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Fayetteville experiments with tactical roundabout downtown

by Stacy Ryburn | January 27, 2017 at 1:00 a.m.
Bonnie Adams (right) with Travel with Care and Rachel Schaffner, project coordinator for Fayetteville’s Sustainability Department, paint the interior of a new mini-roundabout Thursday at Spring Street and School Avenue. The mini-roundabout is a pilot project to exemplify the concept of tactical urbanism. The project is similar to the temporary crosswalk in front of the Walton Arts Center’s Nadine Baum Studios.

FAYETTEVILLE -- Street design should adhere to the needs of an area and Tactical Urbanism provides a low-cost, quick fix to many of the city’s traffic concerns, according to city transportation and engineering officials.

A group of about a dozen city employees and volunteers on Thursday installed a temporary roundabout at the intersection of West Spring Street and South School Avenue.

The intersection, next to the Spring Street Parking Deck and city parking management office, the Highroller Cyclery bicycle shop, residences and other businesses downtown, presented issues as a four-way stop, said Dane Eifling with the city's Sustainability and Resilience Department.

Take the survey

Give the city feedback here with a survey on the roundabout at West Spring Street and South School Avenue.

Eifling did an hourlong traffic count at the intersection and saw several cars, scooters, skateboarders, bicycles and pedestrians roll through because of the spot's poor sight distance. Seeing oncoming traffic often required going past the stop signs, he said.

"By the time you get all the way that far in, you're like 'Why stop now? I'm in the intersection,'" Eifling said. "A yield just makes a ton of sense."

Transportation crews on Thursday morning removed the stop signs at the four-way intersection, replacing them with yield signs indicating the roundabout. A mound in the center of the intersection required elevating a manhole just above the surface.

Roundabouts can reduce traffic accidents, and more importantly, reduce the severity of those accidents, City Engineer Chris Brown said. Having traffic flowing slowly at an angle can result in a side-swipe rather than a head-on, T-bone or rear-end collision, he said.

The afternoon group painted the mound a shade of aqua blue, added crosswalks to the south and west sides of the intersection and painted yield indicators on the street just before the entrance of the roundabout.

Rachael Schaffner, the city's sustainability project coordinator, said the team wanted to make the roundabout an eye-catcher.

"Fayetteville is a fun and funky place and our streets can reflect that," she said. "It doesn't have to just be the functional bare minimum. We can still have fun with it and make it just as safe as it needs to be."

The city plans to take down the installation in March before the Joe Martin Stage Race, but if the pilot project proves a success, it may stay, Brown said.

"I think it's going to function and be safe, and I think it's going to work well," he said.

Normally, a roundabout requires work on curb and grading and thermoplastic on the crosswalks. Crews will have to make a few adjustments if the roundabout becomes a fixture, Brown said.

That all depends on whether travelers like the idea. The city has posted an online survey to get feedback.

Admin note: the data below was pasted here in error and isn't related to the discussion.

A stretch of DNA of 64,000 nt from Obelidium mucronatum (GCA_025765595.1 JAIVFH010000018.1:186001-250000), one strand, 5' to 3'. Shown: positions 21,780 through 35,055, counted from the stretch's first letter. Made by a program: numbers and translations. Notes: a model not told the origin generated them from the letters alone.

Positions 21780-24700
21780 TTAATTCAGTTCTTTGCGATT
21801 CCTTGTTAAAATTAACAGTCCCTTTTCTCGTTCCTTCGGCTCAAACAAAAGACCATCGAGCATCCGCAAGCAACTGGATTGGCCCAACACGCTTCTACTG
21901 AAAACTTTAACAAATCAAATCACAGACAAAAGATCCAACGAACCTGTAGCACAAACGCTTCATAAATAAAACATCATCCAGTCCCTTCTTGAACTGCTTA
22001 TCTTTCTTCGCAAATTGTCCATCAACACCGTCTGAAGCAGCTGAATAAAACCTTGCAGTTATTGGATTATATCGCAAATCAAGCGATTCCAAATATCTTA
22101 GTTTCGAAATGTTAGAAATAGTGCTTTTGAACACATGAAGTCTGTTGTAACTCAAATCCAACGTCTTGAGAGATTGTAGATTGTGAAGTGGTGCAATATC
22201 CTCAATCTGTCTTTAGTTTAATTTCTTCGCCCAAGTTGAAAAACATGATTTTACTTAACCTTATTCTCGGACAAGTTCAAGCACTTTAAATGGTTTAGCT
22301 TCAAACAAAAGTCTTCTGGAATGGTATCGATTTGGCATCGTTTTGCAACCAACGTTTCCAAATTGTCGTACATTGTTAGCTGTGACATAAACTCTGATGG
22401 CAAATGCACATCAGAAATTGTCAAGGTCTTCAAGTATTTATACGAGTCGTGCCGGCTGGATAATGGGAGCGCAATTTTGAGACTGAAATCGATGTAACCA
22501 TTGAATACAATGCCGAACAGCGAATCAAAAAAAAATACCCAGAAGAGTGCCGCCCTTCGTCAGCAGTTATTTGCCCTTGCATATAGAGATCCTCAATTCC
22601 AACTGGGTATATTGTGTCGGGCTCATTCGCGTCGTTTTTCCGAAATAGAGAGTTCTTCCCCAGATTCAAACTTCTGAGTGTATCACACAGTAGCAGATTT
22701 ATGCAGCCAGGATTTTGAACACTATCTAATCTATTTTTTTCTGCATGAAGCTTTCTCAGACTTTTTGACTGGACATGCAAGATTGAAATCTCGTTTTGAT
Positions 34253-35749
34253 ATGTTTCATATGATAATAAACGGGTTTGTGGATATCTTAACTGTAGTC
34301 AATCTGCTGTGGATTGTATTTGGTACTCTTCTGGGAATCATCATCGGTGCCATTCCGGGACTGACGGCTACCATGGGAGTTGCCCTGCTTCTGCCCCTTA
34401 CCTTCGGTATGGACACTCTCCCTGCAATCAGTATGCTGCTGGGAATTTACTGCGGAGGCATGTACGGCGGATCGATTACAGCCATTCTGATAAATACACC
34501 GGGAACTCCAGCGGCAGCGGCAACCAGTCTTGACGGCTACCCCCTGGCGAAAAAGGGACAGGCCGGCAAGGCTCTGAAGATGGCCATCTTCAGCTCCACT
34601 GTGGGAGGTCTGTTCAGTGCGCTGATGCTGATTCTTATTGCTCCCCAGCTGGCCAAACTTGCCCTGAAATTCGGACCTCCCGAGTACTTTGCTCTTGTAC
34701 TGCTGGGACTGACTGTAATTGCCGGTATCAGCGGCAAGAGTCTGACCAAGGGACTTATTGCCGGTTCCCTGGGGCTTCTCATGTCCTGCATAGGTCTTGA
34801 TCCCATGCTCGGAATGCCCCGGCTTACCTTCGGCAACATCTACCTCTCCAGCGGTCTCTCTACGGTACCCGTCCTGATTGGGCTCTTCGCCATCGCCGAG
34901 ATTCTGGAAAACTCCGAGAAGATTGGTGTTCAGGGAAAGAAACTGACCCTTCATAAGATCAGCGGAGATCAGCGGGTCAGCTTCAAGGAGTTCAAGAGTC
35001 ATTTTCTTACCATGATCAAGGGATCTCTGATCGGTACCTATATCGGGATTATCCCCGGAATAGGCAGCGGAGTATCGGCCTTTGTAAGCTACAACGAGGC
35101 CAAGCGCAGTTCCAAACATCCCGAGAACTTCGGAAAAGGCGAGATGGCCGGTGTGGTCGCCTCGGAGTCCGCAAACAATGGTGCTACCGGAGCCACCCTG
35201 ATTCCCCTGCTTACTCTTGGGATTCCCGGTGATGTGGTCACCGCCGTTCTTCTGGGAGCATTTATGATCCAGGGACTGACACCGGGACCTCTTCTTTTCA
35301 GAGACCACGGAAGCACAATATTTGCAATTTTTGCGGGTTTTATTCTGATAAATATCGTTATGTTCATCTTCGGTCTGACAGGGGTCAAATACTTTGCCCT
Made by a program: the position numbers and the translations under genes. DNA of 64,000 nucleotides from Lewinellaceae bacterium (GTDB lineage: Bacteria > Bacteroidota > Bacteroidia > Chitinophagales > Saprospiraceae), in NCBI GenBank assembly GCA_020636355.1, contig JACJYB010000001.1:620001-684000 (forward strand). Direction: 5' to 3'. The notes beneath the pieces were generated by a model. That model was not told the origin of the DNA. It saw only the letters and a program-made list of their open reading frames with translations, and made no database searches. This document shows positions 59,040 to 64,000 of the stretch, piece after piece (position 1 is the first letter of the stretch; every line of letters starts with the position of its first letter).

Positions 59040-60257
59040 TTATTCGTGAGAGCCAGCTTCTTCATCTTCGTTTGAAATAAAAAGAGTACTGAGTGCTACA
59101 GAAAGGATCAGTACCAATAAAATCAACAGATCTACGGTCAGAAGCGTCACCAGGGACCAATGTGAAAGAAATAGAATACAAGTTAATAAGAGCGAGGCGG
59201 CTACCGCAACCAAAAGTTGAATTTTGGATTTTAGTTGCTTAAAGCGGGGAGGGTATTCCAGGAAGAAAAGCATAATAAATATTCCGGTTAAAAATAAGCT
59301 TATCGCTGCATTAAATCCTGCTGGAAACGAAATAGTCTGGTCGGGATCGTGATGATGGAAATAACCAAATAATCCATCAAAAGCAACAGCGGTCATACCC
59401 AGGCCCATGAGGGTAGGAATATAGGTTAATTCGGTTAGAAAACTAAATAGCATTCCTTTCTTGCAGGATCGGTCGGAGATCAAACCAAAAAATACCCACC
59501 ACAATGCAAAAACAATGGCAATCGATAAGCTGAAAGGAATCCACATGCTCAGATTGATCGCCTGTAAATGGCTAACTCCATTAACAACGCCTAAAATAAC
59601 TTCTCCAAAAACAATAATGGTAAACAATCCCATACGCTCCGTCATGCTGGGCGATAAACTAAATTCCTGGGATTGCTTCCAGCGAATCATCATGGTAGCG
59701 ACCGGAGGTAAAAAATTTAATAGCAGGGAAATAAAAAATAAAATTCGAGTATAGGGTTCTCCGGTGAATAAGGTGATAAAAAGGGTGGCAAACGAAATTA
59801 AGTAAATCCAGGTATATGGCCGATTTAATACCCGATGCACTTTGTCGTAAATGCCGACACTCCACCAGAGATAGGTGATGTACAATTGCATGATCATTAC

Travel with Care NWA, a regional campaign of BikeNWA, partnered with the city on the project. Bonnie Adams of Travel with Care NWA said the intersection now grabs attention with clearly marked pedestrian crossings and signs with information for multimodal travelers.

"Any time some sort of safety message can be put out there for other people to hear and see is priceless," she said.

Sam Slaton, with BikeNWA, said he viewed a roundabout as preferable to a four-way stop because it forces travelers to be more aware of their surroundings.

"They're more conscious of the fact that they're approaching an intersection in which they're going to have to make certain negotiations," he said. "It's not just necessarily, 'I stop, you stop, whoever got there goes.'"

The project served as part of the city's effort to explore the concept of Tactical Urbanism. The term refers to low-cost, temporary changes to city streets residents can use to address traffic or safety needs in their neighborhoods.

The city took part in a Tactical Urbanism workshop in November at Nadine Baum Studios in which a group of about 20 painted a crosswalk in front of the building. Miami-based Street Plans Collaborative hosted the event.

Eifling acknowledged the city doesn't always have the staff or time available to address residents' concerns, such as speeding or walkability in their neighborhoods. Tactical Urbanism provides a possible solution.

"We're really hoping that this kind of mentality or these kinds of projects will be more citizen-led in the future," he said. "This isn't really normal for us and we don't want it to be our new normal necessarily, but it is cool."

City staff and department heads need to have more conversations about safety and maintenance when it comes to Tactical Urbanism, Brown said. However, some sort of permitting system allowing residents to essentially take matters into their own hands could keep the phones at City Hall from ringing as much.

Material for Thursday's project probably cost less than $1,000, Brown said. City officials want to see the installation's effect and learn what they can do for the next similar endeavor.

"It's something that was done quickly, for one, and there wasn't a lot of design time," Brown said. "It's a low-cost treatment and it's one that hopefully could be duplicated in other areas."

NW News on 01/27/2017

Print Headline: Roundabout replaces downtown four-way stop


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